The second-order processes of optical rectification and photoconduction are well known and widely used to produce ultrafast electromagnetic pulses in the terahertz frequency domain. We present a new form of rectification relying on the excitation of surface plasmons (SPs) in metallic nanostructures. Multiphoton ionization and ponderomotive acceleration of electrons in the enhanced evanescent field of the SPs, results in a

Gregor H. Welsh; Klaas Wynne

2008-01-01

257

Quenching nitrogen-vacancy center photoluminescence with an infrared pulsed laser  

NASA Astrophysics Data System (ADS)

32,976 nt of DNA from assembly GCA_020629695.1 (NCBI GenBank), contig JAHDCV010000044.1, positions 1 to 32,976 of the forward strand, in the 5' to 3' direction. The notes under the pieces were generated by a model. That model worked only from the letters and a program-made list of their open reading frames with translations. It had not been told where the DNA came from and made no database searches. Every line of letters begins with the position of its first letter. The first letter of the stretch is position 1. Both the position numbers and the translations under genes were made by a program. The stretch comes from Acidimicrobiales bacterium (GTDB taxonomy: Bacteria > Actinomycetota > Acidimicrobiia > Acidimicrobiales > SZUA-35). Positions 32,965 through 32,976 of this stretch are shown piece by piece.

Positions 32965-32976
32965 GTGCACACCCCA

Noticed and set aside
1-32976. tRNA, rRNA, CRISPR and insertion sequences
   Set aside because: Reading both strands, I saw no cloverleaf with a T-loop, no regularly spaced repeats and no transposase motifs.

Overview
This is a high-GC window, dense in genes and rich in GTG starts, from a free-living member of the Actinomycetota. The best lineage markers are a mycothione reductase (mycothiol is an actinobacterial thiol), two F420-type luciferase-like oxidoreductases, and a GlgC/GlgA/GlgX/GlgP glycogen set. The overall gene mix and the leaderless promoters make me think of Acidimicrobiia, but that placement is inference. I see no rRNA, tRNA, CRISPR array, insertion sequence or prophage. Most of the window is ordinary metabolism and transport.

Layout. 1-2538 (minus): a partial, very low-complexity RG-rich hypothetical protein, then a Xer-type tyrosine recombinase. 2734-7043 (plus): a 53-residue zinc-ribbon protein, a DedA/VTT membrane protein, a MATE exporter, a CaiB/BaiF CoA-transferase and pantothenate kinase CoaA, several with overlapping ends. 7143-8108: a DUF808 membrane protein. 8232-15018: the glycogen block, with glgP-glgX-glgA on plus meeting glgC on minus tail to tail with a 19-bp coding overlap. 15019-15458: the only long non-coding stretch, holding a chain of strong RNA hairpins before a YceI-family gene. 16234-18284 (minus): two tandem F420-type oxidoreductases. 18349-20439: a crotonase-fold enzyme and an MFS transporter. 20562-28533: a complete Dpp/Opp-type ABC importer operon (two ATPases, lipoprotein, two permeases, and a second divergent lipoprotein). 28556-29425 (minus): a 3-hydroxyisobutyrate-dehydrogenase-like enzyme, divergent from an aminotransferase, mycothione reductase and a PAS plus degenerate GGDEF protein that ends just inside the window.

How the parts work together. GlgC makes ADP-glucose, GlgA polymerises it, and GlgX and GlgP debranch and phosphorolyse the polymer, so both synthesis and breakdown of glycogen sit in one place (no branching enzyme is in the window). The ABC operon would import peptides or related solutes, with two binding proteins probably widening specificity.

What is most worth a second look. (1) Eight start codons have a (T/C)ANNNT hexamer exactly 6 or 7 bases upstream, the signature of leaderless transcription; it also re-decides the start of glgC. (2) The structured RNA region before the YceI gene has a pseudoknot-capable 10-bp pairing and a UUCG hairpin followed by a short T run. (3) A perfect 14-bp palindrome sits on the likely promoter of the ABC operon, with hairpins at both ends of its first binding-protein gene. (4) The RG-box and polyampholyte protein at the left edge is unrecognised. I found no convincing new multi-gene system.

Diamond nanocrystals containing nitrogen-vacancy (NV) color centers have been used in recent years as fluorescent probes for near-field and cellular imaging. In this work, we report that an infrared (IR) pulsed excitation beam can quench the photoluminescence of a NV color center in a diamond nanocrystal (size <50 nm) with an extinction ratio as high as ?90%. We attribute this effect to the heating of the nanocrystal consecutive to multi-photon absorption by the diamond matrix. This quenching is reversible: the photoluminescence intensity goes back to its original value when the IR laser beam is turned off, with a typical response time of 100 ps, allowing for fast control of NV color center photoluminescence. We used this effect to achieve the sub-diffraction-limited imaging of fluorescent diamond nanocrystals on a coverglass. For that, as in the ground state depletion super-resolution technique, we combined the green excitation laser beam with the control IR depleting one after shaping its intensity profile in a doughnut form, so that the emission comes only from the sub-wavelength size central part.